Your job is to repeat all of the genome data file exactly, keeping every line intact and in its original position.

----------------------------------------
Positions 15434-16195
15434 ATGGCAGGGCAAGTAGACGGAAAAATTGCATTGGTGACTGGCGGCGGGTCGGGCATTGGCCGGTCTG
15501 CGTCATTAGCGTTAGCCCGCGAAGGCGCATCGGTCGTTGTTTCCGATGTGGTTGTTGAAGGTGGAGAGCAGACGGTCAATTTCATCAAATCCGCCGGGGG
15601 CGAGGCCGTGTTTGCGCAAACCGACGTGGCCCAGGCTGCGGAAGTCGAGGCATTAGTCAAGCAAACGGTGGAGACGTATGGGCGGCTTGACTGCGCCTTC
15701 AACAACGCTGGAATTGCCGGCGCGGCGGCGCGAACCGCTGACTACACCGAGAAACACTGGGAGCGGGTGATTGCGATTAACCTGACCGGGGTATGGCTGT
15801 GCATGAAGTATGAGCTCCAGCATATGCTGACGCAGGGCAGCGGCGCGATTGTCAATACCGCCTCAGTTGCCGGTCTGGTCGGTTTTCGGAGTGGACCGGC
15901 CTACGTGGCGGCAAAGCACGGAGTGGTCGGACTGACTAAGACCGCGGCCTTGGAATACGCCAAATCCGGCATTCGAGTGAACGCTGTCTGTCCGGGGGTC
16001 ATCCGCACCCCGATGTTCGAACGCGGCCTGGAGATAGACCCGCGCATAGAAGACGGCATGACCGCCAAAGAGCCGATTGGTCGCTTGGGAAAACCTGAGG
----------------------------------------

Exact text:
Positions 15434-16195
15434 ATGGCAGGGCAAGTAGACGGAAAAATTGCATTGGTGACTGGCGGCGGGTCGGGCATTGGCCGGTCTG
15501 CGTCATTAGCGTTAGCCCGCGAAGGCGCATCGGTCGTTGTTTCCGATGTGGTTGTTGAAGGTGGAGAGCAGACGGTCAATTTCATCAAATCCGCCGGGGG
15601 CGAGGCCGTGTTTGCGCAAACCGACGTGGCCCAGGCTGCGGAAGTCGAGGCATTAGTCAAGCAAACGGTGGAGACGTATGGGCGGCTTGACTGCGCCTTC
15701 AACAACGCTGGAATTGCCGGCGCGGCGGCGCGAACCGCTGACTACACCGAGAAACACTGGGAGCGGGTGATTGCGATTAACCTGACCGGGGTATGGCTGT
15801 GCATGAAGTATGAGCTCCAGCATATGCTGACGCAGGGCAGCGGCGCGATTGTCAATACCGCCTCAGTTGCCGGTCTGGTCGGTTTTCGGAGTGGACCGGC
15901 CTACGTGGCGGCAAAGCACGGAGTGGTCGGACTGACTAAGACCGCGGCCTTGGAATACGCCAAATCCGGCATTCGAGTGAACGCTGTCTGTCCGGGGGTC
16001 ATCCGCACCCCGATGTTCGAACGCGGCCTGGAGATAGACCCGCGCATAGAAGACGGCATGACCGCCAAAGAGCCGATTGGTCGCTTGGGAAAACCTGAGG